Ferrari 458 Speciale supercar first drive Review | Autocar

16 Mar 2015 | Author: | Comments Off on Ferrari 458 Speciale supercar first drive Review | Autocar

What is it?

The Ferrari 458 is the fastest, most advanced, but the most fun to drive mid-engined V8 car that Ferrari has ever And those are Ferrari’s words, not Which kind of means when you’ve got the F40 in your

This car will cost when it reaches the UK next and when it lands it will, undue exaggeration, be one of the most road cars there has been, at any price.

Why? the Speciale can do pretty much that the regular 458 Italia can do which, let’s face it, is a lot – and then adds a 20 percent of extra kaboom it really counts.

So it’s louder (inside though not out goes round corners a deal more precision, and makes the hairs on the back of neck not simply stand up but snap clean off.

its mildly redesigned but still beautiful skin, the Speciale is with new technology, most if not all of is there to enhance rather inhibit the interaction between car and road below. Truly, is one of the great Ferraris. and there been quite a few over the

What is it like?

Perhaps the 458 Speciale’s most outstanding trick arrives courtesy of its new SSC which stands for side control. It’s basically a new within the now familiar manettino set up allows you to go slightly sideways in the car but the ESP system still fully

It’ll do its best to save in other words, if you push too far by deploying too much power at the of a corner which is easy to do there’s 597bhp at 9000rpm your right foot.

The may sound like little than a clever version of control, but in reality it’s a lot sophisticated than that. And the it can bring in terms of improving the fun while reducing the lap times of the most competent drivers are not to be

In Luca di Montezemolo’s words who drove the car many times the development process – SSC is the that distinguishes the Speciale as one of the Ferraris .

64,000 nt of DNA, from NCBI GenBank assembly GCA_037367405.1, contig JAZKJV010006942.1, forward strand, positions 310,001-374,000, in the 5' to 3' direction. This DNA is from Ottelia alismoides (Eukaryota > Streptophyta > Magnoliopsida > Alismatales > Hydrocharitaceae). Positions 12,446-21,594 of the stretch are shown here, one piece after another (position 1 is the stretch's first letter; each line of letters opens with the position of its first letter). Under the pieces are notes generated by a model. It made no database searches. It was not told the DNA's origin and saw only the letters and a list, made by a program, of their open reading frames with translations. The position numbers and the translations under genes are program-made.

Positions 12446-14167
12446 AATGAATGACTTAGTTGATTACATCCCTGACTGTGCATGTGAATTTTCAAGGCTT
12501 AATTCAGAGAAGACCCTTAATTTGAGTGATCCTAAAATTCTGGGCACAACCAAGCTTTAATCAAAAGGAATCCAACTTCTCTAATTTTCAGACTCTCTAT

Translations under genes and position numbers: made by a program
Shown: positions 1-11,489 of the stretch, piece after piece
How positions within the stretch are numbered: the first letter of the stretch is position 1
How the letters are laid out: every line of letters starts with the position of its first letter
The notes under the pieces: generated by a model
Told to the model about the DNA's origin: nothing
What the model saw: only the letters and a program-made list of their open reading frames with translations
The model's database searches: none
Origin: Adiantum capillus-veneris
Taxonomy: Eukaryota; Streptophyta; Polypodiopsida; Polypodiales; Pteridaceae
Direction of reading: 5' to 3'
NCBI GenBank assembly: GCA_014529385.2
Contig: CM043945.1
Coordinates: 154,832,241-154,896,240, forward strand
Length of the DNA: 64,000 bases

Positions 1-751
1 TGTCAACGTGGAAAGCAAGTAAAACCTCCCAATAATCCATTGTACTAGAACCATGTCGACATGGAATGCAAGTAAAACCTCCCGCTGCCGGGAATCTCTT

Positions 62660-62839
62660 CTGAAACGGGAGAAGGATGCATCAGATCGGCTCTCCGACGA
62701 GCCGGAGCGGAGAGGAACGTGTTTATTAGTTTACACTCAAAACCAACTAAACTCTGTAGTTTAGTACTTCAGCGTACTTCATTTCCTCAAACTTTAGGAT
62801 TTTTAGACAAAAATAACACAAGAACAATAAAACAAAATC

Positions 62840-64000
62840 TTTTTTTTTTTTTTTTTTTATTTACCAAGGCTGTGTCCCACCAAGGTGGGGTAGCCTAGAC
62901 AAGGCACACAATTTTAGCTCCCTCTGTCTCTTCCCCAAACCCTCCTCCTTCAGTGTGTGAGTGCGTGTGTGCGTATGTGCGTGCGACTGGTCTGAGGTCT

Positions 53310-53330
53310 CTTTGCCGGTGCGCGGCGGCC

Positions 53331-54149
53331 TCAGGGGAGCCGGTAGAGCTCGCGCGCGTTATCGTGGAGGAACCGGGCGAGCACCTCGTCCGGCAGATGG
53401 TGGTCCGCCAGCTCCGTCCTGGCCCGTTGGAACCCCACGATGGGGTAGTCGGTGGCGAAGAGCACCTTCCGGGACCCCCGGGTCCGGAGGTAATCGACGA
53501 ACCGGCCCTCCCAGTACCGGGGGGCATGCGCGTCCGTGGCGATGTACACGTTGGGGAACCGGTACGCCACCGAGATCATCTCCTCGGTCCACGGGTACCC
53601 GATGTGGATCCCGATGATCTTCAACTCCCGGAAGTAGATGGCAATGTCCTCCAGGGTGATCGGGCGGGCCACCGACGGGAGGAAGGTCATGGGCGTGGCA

It works by effectively predicting the optimum levels of tyre steering angle, throttle and engine revs might be at any point in a corner, and then back the engine revs and and closing the E-diff to deliver the effective cornering posture. not predictive; there is no use of GPS tracking for Instead, the car monitors what it is every couple of milliseconds and reacts accordingly.

In Race it won’t allow any slip the rear tyres whatsoever. But in CT off it will allow a fair bit of at the corner exit if it senses you have the right amount of lock applied, and that not too throttle is being applied.

Yet at the time, if you go too far and the car senses that not corrective lock is being or that the throttle is too far open, it then trim back the of torque, albeit smoothly. It feels like the car is taking however. Most of the time it feels like you are catching the rather sweetly, and then on up the road.

It won’t brake for you on the way into or do anything so intrusive as that. still entirely up to the driver to get the car to it needs to be at the apex of any given in other words, but once you that point, you can use the system to get on the harder and faster than you would, without any fear of the car around.